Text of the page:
Kyle Johnson
No Comments

GM Faces Losing $10 Billion in Lawsuits

Decrease Font Size Increase Font Size Text Size Print This Page

If it indeed comes to pass, it certainly couldn't happen to a nicer company.

GM faces losing $10 billion in lawsuits

The potentially-disfiguring, life-threatening, and eviscerating 2006 Chevy Cobalt

General Motors says that it is facing no less than 79 lawsuits from customers seeking upwards of $10 billion for the loss of value in their recalled cars. 20 class-action lawsuits have been filed since the beginning of May, many of which use the concept of successor liability to hold “new GM” accountable for the criminal misdeeds of “old GM.”

Being the shady, broken-car-making, moral-free murder factory that they are, GM turned to U.S. Bankruptcy Judge Robert Gerber to expedite a ruling as to whether or not legal claims against them are valid. GM argues that they are exempt from any liability for incidences of vehicle failure that occurred prior to their June 10, 2009 emergence from bankruptcy.

Gerber ruled that lawsuits would be on hold until September 1 and is requiring plaintiffs to submit paperwork by Sunday explaining why they feel that they shouldn’t have their lawsuit thrown out. I can imagine that the goal of the paperwork could be accomplished rather succinctly by submitting a crumbled napkin with the hastily scrawled text, “GM’s cars kill people, and they waited for a decade to do anything about it. As such, they are jerks, and I should be able to sue them for driving down the value of my car/trying to murder me.”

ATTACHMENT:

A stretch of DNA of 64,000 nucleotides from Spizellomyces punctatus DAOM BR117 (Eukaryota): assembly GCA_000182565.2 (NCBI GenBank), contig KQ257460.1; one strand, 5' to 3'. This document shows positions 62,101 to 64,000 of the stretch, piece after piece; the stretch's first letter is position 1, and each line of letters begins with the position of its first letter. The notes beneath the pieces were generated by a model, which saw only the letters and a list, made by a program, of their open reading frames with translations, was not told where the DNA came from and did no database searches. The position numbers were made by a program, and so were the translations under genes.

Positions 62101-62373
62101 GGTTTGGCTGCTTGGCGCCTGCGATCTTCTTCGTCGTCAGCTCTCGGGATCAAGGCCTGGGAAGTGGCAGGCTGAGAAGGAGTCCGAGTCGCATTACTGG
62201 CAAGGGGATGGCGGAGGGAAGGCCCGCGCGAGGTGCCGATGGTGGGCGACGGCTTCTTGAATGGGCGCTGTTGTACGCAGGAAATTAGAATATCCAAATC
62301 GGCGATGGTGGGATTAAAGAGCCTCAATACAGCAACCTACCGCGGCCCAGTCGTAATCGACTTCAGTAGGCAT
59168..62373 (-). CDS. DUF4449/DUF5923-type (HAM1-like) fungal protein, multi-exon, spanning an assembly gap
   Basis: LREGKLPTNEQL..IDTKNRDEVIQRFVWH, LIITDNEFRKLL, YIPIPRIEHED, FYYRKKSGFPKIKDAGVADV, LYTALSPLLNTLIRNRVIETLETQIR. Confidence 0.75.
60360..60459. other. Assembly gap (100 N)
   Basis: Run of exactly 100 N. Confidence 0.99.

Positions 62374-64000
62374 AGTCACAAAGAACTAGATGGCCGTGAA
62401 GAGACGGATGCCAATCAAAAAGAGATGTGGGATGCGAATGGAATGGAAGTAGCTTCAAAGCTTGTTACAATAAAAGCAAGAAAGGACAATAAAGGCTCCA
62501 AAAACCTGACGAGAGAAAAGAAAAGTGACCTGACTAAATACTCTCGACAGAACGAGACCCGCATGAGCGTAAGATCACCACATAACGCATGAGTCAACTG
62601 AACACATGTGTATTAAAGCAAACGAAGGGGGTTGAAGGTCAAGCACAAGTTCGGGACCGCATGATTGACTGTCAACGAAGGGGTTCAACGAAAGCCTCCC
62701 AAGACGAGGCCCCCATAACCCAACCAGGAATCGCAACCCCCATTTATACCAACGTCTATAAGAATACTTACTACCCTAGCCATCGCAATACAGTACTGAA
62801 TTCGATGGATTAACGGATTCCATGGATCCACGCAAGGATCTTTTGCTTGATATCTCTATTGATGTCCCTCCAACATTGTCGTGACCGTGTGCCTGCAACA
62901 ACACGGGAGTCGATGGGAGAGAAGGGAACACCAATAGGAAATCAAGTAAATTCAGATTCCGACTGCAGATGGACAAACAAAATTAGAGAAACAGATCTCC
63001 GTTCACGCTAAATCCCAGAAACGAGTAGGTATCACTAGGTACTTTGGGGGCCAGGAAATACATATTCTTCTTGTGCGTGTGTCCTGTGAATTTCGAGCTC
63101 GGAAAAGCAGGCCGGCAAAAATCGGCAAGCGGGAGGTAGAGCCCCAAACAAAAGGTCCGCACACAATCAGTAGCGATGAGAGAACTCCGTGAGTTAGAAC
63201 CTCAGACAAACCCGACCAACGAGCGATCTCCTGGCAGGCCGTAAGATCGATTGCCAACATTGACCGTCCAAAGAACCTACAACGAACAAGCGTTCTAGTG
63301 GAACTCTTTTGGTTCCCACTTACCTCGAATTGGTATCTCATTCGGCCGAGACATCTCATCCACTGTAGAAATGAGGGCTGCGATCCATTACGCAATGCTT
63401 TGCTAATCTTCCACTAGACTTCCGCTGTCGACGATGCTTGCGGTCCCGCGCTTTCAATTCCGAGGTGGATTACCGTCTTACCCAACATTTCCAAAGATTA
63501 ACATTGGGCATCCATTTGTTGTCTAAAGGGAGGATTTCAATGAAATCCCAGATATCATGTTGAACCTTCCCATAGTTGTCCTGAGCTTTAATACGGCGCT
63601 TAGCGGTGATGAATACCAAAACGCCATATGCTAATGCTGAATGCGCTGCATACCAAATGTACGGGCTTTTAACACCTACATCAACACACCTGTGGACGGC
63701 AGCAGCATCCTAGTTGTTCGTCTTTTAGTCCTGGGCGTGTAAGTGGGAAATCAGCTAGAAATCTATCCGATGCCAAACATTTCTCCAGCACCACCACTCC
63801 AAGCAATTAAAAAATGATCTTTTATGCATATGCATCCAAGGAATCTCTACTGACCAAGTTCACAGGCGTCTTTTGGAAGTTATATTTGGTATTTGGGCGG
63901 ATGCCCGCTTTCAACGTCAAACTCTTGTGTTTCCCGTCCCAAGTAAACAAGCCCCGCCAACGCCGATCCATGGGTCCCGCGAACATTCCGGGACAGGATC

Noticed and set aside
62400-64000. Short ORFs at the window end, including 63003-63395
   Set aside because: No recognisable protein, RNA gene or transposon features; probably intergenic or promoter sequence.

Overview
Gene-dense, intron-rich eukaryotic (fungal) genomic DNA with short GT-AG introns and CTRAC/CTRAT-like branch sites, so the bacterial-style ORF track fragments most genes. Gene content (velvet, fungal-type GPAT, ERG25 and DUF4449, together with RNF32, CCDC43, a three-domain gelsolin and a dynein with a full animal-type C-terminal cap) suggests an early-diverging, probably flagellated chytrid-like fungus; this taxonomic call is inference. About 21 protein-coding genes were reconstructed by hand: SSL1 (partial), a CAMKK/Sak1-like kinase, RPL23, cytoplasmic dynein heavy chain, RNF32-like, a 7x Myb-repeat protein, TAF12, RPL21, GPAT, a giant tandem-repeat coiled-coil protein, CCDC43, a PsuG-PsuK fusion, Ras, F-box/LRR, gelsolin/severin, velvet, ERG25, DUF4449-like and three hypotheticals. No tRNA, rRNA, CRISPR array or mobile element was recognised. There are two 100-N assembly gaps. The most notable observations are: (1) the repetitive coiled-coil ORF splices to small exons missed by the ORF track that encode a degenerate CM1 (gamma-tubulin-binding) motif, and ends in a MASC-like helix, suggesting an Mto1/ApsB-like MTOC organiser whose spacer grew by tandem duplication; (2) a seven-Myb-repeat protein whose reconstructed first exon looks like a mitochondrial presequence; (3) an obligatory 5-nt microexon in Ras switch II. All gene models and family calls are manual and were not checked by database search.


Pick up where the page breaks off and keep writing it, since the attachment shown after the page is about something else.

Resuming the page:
Detroit News reports that U.S. Senators Richard Blumenthal (D-Conn.) and Lindsey Graham (R-S.C.) introduced a bipartisan bill on Tuesday that requires federal judges to consider public health and safety in product liability cases before allowing a party’s request to seal court records. The senators argue that sealed settlements from 2005 liability lawsuits involving vehicles with faulty ignition switches prevented the public from learning about problems with vehicles such as the Chevy Cobalt and Saturn ION.

“This legislation would have enabled people to be aware of the threats to safety posed by the faulty ignition switches and deaths could have been prevented,” Blumenthal said in a statement.

In the wake of GM accepting a $35 million civil penalty for withholding information and letting people die, Blumenthal called the fine a “pittance” and stated that “GM deserves harsher penalties.”

In the end, GM is unlikely to pay out $10 billion to customers with the probability of some cases (unjustly) being thrown out and others being settled out of course for less. While we’re in the mood to take GM to task, can the American public file a class action lawsuit demanding a refund on the $11.2 billion it took to pull them out of bankruptcy?